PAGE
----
Remember that iconic scene in Star Wars, where a young Skywalker steps out onto the surface of Tatooine and watches the setting of two suns? As it turns out, this may be what it is like for lifeforms on the exoplanet known as Kepler-16, a rocky planet that orbits in a binary star system. Originally discovered by NASA’s Kepler mission, an international team of astronomers recently confirmed that this planet orbits two stars at once – what is known as a circumbinary planet.
The international team, led by Professor Amaury Triaud of the University of Birmingham, comprises members of the BEBOP collaboration. This observation campaign began in 2013 and relied on telescopes from around the world to conduct radial velocity surveys for circumbinary planets. The team’s research is published in Monthly Notices of the Royal Astronomical Society.
The planet, known as Kepler-16b, is located approximately 245 light-years from Earth and orbits its binary stars with a period of 228.8 days. Like Tatooine, life forms on this planet would look up into the sky and see two suns rising and setting. However, the planet orbits outside its two stars’ “habitable zone,” meaning that conditions on the surface are likely very cold. It was discovered in 2011 by Kepler using the Transit Method (aka. Transit Photometry).
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For this method, astronomers observe stars for periodic dips in brightness that indicate the presence of orbiting planets. Astronomers also rely on this method because it effectively establishes constraints on an exoplanet’s size. For the sake of their study, the team relied on the SOPHIE echelle spectrograph on the 193-cm telescope at the Observatoire de Haute-Provence to perform Radial Velocity (aka. Doppler Spectroscopy) measurements on the system.
This method consists of observing stars for signs of “wobble,” which indicates that gravitational forces are acting on them (caused by one or more planets). As co-author Dr. Alexandre Santerne (a researcher from Aix-Marseille University) explained in a Royal Astronomical Society press release:
“Kepler-16b was first discovered 10 years ago by NASA’s Kepler satellite using the transit method. This system was the most unexpected discovery made by Kepler. We chose to turn our telescope to Kepler-16 to demonstrate the validity of our radial-velocity methods.”
Their measurements confirmed that Kepler-16b orbits both stars (which orbit each other), a finding that may help resolve an open question about binary star systems. According to the most widely-accepted model of planet formation, planets are believed to form within a disk of dust and gas surrounding young stars – aka. a protoplanetary disk. This presents some difficulties where binary systems are concerned, as the model predicts that the gravitational forces might interfere with planet formation.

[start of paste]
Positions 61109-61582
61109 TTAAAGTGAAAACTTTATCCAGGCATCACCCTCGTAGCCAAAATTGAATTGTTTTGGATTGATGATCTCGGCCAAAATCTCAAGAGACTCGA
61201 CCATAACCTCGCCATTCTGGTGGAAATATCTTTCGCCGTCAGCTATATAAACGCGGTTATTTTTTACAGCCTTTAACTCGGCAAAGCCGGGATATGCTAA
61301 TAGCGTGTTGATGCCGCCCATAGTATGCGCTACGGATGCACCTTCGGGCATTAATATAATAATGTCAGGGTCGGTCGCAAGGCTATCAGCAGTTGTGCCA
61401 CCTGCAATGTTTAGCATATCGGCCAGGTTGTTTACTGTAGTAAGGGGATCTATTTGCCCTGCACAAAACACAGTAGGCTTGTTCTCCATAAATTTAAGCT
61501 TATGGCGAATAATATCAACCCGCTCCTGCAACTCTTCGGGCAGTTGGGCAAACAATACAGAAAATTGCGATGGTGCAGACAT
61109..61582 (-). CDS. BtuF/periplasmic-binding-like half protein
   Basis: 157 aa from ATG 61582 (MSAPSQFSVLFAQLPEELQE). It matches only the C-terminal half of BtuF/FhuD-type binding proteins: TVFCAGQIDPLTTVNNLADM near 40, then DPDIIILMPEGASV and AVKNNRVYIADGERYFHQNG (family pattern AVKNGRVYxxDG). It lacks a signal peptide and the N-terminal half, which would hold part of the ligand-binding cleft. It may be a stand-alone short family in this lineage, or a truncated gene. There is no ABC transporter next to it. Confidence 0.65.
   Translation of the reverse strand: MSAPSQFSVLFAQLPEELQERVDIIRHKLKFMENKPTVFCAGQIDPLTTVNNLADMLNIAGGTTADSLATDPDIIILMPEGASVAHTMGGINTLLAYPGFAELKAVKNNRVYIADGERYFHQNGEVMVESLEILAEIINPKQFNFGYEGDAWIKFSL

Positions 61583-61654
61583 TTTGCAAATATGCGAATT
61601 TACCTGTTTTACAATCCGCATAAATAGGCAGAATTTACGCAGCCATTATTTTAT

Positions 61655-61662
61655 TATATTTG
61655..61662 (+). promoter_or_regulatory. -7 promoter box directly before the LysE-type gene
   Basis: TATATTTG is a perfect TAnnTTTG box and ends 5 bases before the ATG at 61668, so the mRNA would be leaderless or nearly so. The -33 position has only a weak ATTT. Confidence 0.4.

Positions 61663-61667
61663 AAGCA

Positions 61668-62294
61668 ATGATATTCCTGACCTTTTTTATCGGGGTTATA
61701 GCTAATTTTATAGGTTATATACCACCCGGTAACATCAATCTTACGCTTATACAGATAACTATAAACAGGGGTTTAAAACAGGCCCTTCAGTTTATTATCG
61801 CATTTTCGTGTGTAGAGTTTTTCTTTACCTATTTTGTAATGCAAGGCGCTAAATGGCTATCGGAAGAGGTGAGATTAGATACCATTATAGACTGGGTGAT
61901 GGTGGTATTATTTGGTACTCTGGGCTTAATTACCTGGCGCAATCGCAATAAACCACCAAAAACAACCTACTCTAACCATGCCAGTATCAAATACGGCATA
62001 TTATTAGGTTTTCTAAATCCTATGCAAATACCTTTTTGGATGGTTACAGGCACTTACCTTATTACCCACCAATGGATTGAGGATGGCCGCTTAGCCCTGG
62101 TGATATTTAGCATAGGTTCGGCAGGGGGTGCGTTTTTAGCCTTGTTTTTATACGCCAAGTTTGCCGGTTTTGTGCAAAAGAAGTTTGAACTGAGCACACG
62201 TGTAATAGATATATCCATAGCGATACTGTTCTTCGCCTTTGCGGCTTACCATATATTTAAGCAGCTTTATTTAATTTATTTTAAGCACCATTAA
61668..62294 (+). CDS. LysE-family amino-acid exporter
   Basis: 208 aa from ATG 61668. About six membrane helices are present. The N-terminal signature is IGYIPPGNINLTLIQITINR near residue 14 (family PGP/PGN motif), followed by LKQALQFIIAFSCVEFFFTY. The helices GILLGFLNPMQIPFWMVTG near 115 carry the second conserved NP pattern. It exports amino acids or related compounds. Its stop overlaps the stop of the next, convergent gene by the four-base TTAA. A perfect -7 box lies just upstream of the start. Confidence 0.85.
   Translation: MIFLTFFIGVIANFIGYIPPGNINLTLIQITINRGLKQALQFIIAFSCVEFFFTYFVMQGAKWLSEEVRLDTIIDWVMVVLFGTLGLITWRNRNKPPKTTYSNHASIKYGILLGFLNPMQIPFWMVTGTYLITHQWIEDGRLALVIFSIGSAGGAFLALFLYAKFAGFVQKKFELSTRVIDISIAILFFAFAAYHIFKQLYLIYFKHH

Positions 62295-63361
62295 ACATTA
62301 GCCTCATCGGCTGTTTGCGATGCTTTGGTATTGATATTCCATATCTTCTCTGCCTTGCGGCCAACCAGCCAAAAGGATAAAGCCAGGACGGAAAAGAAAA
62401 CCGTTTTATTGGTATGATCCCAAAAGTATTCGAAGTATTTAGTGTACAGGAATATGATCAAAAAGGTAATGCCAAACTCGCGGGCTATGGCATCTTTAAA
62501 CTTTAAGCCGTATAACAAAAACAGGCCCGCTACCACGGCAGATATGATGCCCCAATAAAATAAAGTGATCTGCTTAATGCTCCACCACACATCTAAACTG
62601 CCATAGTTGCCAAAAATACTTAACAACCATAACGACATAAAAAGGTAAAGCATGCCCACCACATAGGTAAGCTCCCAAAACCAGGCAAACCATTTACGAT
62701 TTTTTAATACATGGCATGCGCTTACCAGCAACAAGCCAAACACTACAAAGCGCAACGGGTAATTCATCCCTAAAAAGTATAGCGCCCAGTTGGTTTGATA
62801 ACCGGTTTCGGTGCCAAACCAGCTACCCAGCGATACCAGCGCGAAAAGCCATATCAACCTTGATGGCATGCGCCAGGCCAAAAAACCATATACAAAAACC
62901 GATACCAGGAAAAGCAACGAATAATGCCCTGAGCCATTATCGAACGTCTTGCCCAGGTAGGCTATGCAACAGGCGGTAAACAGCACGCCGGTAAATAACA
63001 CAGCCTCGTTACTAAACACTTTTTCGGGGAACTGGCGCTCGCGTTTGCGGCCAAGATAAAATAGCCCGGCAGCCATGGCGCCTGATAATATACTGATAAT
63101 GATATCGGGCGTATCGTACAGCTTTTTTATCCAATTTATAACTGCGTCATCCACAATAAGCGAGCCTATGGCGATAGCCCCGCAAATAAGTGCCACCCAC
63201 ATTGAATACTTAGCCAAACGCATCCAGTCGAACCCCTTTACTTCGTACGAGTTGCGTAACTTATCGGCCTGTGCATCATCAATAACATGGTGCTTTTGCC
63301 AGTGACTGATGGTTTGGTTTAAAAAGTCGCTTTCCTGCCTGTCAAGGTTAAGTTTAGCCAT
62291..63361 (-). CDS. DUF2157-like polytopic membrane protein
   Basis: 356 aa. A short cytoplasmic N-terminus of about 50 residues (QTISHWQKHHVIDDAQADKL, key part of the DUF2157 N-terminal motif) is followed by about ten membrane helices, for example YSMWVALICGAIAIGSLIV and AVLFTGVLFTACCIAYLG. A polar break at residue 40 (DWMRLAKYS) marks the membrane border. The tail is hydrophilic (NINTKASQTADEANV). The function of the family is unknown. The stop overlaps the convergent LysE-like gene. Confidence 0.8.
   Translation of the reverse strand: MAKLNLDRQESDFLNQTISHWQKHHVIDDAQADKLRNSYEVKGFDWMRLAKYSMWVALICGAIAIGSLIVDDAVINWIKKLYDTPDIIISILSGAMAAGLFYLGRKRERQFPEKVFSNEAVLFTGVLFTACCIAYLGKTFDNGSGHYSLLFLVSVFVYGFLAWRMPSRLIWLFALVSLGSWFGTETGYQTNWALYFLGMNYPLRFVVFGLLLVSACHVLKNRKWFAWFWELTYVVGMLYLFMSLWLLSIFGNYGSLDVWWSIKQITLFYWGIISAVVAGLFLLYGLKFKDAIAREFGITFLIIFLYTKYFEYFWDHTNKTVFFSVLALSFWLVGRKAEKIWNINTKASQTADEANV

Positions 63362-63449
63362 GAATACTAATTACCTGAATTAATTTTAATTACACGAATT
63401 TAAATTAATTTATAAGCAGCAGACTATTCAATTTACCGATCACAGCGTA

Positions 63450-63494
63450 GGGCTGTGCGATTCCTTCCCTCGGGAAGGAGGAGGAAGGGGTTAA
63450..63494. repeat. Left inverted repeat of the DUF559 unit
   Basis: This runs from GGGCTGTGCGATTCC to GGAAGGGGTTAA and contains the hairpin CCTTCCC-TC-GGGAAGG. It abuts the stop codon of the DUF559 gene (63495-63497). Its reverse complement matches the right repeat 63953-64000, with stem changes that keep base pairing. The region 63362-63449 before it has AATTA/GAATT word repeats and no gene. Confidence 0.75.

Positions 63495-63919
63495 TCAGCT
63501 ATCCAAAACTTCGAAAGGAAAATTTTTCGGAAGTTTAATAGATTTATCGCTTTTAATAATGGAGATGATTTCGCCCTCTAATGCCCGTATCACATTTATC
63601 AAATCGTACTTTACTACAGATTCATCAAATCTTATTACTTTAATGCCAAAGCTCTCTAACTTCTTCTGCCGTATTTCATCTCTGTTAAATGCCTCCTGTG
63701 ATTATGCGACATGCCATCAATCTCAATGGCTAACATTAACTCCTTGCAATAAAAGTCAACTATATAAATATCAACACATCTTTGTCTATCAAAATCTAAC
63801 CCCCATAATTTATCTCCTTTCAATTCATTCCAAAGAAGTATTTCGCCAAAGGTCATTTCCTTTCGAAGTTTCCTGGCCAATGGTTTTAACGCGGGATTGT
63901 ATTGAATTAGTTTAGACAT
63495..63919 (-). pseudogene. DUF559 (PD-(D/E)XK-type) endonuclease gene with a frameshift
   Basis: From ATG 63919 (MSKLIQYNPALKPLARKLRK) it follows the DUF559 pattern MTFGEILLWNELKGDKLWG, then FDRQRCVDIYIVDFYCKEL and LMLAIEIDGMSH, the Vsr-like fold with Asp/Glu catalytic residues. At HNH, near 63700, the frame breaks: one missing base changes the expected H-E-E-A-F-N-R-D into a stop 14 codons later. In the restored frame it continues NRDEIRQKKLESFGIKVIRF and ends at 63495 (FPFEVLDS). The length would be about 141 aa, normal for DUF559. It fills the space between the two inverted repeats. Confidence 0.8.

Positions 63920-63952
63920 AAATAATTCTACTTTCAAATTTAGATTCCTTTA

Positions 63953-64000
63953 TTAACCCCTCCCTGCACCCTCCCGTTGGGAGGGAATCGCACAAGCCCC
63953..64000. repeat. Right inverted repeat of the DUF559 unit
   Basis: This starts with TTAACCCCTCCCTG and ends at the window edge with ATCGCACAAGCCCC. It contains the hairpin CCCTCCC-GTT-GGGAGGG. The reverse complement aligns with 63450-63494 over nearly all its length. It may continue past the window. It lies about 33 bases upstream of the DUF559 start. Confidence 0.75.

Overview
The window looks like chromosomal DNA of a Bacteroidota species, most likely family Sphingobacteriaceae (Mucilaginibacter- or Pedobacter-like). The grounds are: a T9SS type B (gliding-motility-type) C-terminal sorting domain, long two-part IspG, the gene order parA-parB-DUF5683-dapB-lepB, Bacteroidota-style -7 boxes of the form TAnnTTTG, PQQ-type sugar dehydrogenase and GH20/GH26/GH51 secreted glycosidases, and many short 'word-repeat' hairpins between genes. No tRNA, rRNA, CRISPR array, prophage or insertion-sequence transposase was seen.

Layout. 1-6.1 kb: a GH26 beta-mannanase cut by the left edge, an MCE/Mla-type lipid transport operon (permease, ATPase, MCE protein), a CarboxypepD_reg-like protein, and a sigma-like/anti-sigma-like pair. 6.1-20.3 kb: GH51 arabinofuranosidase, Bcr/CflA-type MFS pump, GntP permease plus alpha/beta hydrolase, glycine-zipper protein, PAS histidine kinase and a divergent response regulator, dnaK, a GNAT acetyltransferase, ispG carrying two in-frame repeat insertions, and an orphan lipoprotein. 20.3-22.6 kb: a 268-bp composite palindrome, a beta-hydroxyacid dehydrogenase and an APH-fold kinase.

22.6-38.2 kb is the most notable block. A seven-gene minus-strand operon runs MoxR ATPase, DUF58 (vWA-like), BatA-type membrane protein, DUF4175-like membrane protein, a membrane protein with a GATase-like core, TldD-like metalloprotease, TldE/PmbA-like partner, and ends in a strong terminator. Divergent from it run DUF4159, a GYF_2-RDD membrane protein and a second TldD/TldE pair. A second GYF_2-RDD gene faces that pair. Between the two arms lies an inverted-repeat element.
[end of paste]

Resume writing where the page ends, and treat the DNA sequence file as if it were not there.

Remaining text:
In recent years, the discovery and statistical significance of “Hot Jupiters” have also raised questions for astronomers. According to the protoplanetary disk model, gas giants cannot form this close to their stars due to insufficient mass and excessive heat. The only possible explanation, according to astronomers, is that planets (while they are still in the process of formation) migrate within the disk as a result of gravitational interactions with other bodies.
These findings indicate that disc-driven migration is a viable process and a relatively common occurrence. Said Prof. Triaud:
“Using this standard explanation it is difficult to understand how circumbinary planets can exist. That’s because the presence of two stars interferes with the protoplanetary disc, and this prevents dust from agglomerating into planets, a process called accretion.
“The planet may have formed far from the two stars, where their influence is weaker, and then moved inwards in a process called disc-driven migration – or, alternatively, we may find we need to revise our understanding of the process of planetary accretion.”
The detection of Kepler-16b using a ground-based telescope and the Radial Velocity Method was also significant. Essentially, it demonstrated that it is possible to detect circumbinary planets using more traditional methods with greater efficiency and lower costs than space-based observatories. With this success under their belts, the team plans to continue searching for previously unknown circumbinary planets and help answer questions about planetary formation.
As co-author Dr. Isabelle Boisse, the scientist in charge of the SOPHIE instrument at Aix-Marseille University, summarized:
“Our discovery shows how ground-based telescopes remain entirely relevant to modern exoplanet research and can be used for exciting new projects. Having shown we can detect Kepler-16b. We will now analyze data taken on many other binary star systems and search for new circumbinary planets.”
Further Reading: Royal Astronomical Society